7. If you don’t want to make time to delegate: Your team can’t magically read your mind—you need to explain what you’re trying to accomplish. (If it’s a matter of not wanting to type up the request, you can delegate via phone call or in-person conversation. But if you do that, I recommend having the delegate recap the assignment to you, to ensure they understand it correctly. And an interim check-in is especially important.)
  8. If you don’t have time to delegate the work: Recognize that delegation always takes more time the first time—but then you start seeing significant efficiencies. The second time, you might answer a couple questions. The third time, you might recommend a couple tweaks. After that, you might not need to answer questions or review things at all. Imagine the time you’ll have saved the 20th or 100th time someone else did what you used to do!
  9. If you have trouble communicating the steps to follow: Don’t focus on the steps—focus on the outcome you want, and on providing access people need. (For instance, you can’t say, “Figure it out” if they don’t have a login to the system.) Usually, the delegate can figure out the steps… or ask you for help when they get stuck.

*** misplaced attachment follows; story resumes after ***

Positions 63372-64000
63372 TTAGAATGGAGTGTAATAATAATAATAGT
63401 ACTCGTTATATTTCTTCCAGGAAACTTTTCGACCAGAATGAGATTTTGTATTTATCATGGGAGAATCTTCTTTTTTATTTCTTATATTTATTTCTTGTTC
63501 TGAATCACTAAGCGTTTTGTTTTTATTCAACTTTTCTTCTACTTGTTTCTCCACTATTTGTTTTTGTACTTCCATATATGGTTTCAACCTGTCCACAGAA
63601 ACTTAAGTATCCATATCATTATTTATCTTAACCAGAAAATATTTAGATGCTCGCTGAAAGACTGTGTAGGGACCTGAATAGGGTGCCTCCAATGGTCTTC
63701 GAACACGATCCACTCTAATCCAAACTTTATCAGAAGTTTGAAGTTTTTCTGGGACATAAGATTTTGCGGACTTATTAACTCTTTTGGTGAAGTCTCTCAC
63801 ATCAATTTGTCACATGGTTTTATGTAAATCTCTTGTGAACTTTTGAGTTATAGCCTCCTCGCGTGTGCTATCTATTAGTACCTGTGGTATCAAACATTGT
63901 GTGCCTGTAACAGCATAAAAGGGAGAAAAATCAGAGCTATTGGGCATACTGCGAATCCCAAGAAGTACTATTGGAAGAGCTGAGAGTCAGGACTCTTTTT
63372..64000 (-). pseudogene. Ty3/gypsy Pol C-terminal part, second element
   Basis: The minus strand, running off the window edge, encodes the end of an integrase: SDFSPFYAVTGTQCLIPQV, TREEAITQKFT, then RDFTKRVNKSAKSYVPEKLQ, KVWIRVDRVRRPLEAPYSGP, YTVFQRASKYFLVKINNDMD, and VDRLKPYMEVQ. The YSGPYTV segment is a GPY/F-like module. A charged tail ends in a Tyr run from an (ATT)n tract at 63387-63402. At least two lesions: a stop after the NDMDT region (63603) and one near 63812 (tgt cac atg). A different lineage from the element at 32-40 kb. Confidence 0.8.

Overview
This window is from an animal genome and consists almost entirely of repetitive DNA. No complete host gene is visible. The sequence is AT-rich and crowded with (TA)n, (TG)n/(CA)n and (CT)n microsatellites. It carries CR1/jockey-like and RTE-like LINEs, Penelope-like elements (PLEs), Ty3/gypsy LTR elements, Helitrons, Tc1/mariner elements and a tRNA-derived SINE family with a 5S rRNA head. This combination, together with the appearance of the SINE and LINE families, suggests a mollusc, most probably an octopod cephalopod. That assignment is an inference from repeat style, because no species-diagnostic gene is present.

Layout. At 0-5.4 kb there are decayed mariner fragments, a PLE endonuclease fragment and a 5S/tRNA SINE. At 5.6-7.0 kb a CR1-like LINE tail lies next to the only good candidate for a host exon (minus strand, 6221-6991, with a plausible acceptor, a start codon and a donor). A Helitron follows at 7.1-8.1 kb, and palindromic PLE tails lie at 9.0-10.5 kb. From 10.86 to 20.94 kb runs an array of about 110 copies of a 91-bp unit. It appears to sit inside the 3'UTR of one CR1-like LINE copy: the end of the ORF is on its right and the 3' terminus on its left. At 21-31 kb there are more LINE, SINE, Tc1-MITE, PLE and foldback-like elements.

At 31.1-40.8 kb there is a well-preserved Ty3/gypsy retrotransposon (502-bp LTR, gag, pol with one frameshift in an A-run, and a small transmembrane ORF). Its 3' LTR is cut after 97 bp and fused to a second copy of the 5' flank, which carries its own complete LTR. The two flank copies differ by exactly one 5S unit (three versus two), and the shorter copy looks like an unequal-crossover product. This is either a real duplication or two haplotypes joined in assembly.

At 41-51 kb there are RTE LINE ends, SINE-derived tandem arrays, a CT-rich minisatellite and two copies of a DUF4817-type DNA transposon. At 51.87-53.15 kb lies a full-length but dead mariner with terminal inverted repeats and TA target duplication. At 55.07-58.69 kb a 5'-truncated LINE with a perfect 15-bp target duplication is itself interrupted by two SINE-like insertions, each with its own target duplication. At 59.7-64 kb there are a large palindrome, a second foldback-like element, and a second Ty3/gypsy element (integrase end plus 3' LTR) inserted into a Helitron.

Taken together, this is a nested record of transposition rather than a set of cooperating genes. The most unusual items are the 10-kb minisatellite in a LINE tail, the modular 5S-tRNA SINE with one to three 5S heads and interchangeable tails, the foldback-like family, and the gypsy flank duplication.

10. If you like doing certain things yourself: That’s fine; you can keep doing them. But be clear with yourself that you’re making a tradeoff that may cause problems elsewhere.
  11. If you don’t have PM software to make this easier: Get the process down first—you don’t want to automate a bad process. Then, review my list of PM software for agencies. There’s likely something in the list that’ll be a fit for you. (Unfortunately, the list is at 90+ options… but you can delegate software selection!)
  12. If you’re not sure anyone really needs to do the task: Stop doing it! Manager Tools calls this “delegation to the floor.”

If you’re on the fence, know that delegation pays off—it frees you to do higher-value work as you run your agency. If you’re still struggling with delegation, please get in touch—I may be able to help you get unstuck.

Question: Where do you get stuck when it comes to delegation at your agency?